So it took us 9 days but we finally got in the water. You might say the second half of our trip is the kayak part of our trip. Or at least, the water filled part. Today we kayaked around Lake Yellowstone and it was majestic to say the least. We kayaked the West Thumb Basin on Lake Yellowstone, which is this area on the map, below. The first arrow is where we put in and the second arrow is where we kayaked to (and then paddled back to arrow 1).
As you may not know, the West Thumb Basin is an area of geysers in Yellowstone. It’s the last of the kind of group of geysers around Yellowstone, beginning with the… well, I guess starting up by the Mammoth Hot Springs and going down towards the West Thumb Basin. It’s hard to say because there are areas of geysers/springs all over Yellowstone, but this part of Lake Yellowstone is the same!
It’s really amazing and I love being able to say we did that on our kayaks. It was so peaceful too. The whole time we were out we only saw 5 other kayaks and this lake is enormous so it was nice to really feel like the only one on the water.
This is one of the few times where I feel like the pictures convey the peacefulness of being out on the water. It was just so calm and such crystal clear water that it was really amazing. I say that, until this giant GIANT storm cloud started brewing when we had just started our return trip.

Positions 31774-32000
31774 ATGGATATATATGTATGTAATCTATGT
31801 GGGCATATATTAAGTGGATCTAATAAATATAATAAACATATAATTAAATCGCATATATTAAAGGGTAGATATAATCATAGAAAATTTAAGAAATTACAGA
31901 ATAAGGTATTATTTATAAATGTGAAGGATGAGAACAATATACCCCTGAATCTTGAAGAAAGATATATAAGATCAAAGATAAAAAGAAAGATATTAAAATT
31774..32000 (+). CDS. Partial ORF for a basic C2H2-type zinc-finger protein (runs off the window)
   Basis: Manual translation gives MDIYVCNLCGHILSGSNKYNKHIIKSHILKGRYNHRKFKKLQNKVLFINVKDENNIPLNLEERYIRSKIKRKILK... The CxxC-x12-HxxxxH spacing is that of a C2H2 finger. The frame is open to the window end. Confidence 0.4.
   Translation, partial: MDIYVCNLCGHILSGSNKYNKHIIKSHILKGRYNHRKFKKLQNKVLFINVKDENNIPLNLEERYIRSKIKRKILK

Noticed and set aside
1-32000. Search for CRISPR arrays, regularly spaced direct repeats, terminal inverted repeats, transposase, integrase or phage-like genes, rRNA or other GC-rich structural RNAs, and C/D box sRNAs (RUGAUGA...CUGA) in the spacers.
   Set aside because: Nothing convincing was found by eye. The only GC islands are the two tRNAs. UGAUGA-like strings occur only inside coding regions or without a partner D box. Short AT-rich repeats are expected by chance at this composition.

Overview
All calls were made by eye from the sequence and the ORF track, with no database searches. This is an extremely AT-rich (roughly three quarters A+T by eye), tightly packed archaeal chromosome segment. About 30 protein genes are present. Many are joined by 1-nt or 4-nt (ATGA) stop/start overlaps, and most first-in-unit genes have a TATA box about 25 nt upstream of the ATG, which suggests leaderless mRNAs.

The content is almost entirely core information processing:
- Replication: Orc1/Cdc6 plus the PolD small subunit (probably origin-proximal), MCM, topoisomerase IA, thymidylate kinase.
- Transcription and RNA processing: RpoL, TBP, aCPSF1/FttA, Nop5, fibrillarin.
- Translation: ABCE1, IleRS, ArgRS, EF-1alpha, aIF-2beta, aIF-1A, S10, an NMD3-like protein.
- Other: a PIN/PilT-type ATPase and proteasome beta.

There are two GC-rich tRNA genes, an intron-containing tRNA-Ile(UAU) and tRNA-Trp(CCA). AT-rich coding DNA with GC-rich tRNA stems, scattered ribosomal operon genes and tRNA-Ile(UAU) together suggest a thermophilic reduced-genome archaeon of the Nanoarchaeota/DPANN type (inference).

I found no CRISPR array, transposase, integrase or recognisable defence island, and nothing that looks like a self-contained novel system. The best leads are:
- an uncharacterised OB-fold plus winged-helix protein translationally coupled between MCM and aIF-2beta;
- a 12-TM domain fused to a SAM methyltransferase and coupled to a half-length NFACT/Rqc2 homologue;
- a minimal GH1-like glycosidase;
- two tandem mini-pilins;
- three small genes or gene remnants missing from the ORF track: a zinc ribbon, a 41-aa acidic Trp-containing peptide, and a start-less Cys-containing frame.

This picture isn’t even the worst of it. It looked so much worse and so much darker from our boats. Not to mention, the rangers had told us when we got our permits to watch for storms because while they don’t come often, they come very quickly! That’s the biggest thing that had me worried.
We paddled like our live depended on it (or at least I did, as I felt like I should) but when we made it back to shore it turned out we’d still had at least another 45 minutes before the rain. It was good that we got out when we did though because then we had time to recover from all that hard paddling, and still get the kayaks back on top of the truck.
That afternoon we did a little more animal searching but to no avail unfortunately. We did see a lot more elk including a huge male off in the distance, but no new animals today. We also started to do al the Non-Old-Faithful geysers, but it was raining and the pictures would’ve been really bad so we decided that would be a Day 10 thing. You can see pictures of some of the geysers and baby elks, here.
The good thing about the rain today was mostly just that it was the only rain we even experienced in the park! We really hadn’t seen any heavy rain since we’d left the Wisconsin (we saw a huge storm in Custer but it never rained). With all the camping we did it’s a miracle we didn’t hit more rain. Especially with it being their spring season.
But anyway, with the rain slowing down and clearly gone off to the west, we decided to head out west to our next campground, Rainbow Point. It’s a great campsite and I really loved West Yellowstone. I was almost mad we hadn’t been staying there the whole time. It’s much more of a “town” than East Yellowstone. Don’t get me wrong, I like solitude and all that, but only having to drive 20 minutes to a Yellowstone “sight” instead of 70, was really nice. And Rainbow Point is right on the Higben Lake (I think, something like that) so it was nice to still be on the water!
Tomorrow is our last day in Yellowstone and then we head up to Bozeman. It should be exciting!